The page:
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The Key to This Business Is Personal Relationships



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I was skeptical from the start. Though the billboard ban in São Paulo was an interesting experiment, I still had my doubts whether I could find companies that the rest of the world could learn from.

A journalist contact insisted that I go to a suburb of São Paulo called Alphaville to visit a company there. It sounded like a name you would give a space colony on Mars. Perhaps it was fitting; after all, Brazil, unlike Europe, has almost no past, only future. That makes it impossible to look backwards to find solutions, which often are too outdated anyway for tomorrow’s challenges.

The positive side is that being cut off from the past can spark innovation.

Even the capital of Brazil is just fifty years old. It’s a city built from scratch. Brasilia is not only a planned city, it is a planned capital. In1960 Brasília replaced Rio de Janeiro as Brazil’s center of government. Just five years before, the area resembled a desert, with no people, scarce water, and few animals and plants.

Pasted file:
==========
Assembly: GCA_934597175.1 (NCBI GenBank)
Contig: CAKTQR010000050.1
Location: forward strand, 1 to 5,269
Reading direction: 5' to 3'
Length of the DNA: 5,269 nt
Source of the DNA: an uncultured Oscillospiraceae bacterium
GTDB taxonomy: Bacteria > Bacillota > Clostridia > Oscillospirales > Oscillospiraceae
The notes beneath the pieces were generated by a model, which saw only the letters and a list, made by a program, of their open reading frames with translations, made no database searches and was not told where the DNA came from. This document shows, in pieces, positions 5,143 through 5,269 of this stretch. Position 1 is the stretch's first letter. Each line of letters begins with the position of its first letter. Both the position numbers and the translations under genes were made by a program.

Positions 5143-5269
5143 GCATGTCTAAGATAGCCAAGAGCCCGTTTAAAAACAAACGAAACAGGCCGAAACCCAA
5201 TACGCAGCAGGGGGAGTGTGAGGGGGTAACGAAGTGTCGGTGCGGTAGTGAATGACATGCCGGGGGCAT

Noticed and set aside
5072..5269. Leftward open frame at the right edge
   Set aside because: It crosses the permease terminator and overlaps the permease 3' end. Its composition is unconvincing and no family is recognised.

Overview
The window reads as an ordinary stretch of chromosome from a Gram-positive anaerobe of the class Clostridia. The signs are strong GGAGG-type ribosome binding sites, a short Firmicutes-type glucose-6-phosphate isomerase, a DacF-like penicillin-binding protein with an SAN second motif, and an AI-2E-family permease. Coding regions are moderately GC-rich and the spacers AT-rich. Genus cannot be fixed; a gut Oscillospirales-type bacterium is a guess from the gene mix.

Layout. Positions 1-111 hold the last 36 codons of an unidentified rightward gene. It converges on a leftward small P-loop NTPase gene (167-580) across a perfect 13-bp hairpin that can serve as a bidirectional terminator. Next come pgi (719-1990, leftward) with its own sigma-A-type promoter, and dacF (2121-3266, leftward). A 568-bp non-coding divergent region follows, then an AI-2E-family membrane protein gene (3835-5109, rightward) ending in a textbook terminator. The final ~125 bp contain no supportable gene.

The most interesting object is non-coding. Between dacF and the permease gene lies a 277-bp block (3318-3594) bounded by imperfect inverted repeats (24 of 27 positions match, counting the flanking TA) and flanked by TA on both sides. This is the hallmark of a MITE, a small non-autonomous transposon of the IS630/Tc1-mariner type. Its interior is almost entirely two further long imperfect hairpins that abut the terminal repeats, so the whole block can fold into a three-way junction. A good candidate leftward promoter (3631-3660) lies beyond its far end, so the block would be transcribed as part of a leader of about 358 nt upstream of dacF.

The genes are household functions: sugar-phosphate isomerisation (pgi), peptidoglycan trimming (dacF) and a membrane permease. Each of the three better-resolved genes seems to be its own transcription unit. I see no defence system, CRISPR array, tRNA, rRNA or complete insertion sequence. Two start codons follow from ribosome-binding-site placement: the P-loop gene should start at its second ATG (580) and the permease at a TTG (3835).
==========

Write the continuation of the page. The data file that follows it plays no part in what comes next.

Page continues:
By the close of the twentieth century, Brasília held the distinction of being the largest city in the world that had not existed at the beginning of the century.

Alphaville

I was headed for a similarly planned city, though much smaller than Brasilia. Alphaville was created by a construction company in the 1970s. The impetus was that the São Paulo megalopolis was beginning to show increasing crime rates, traffic jams, and other forms of urban problems, and consequently suburban developments gained popularity, both for modern industrial and commercial ventures and for the wealthy and upper-middle-class residents of the city.

Today, the original Alphaville site has thirty-three gated areas, with more than 20,000 residences. The business area is already a small city, with over two thousand businesses, including eleven schools and universities, with a daily movement of more than 150,000 people.

My first thoughts about Alphaville were of the film of the same name. Alphaville: une étrange aventure de Lemmy Caution (Alphaville: A Strange Adventure of Lemmy Caution) is a 1965 black-and-white French science fiction film noir directed by Jean-Luc Godard I had seen a couple of years earlier. Combining the genres of dystopian science fiction and film noir, the film was shot in real locations in Paris, with the night time streets of the capital becoming the streets of Alphaville, while modernist glass and concrete buildings (that in 1965 were new and strange architectural designs) represented the city’s interiors.

The film is about a society where people who show signs of emotion are gathered up, interrogated, and executed. It evokes the corporate culture you find in many companies. It’s all about profits. When you speak to the people there – expecting to get service – it’s like talking to computers. The concept of the individual self, the personal relationship, has been crushed under the profit-optimized machine of a company.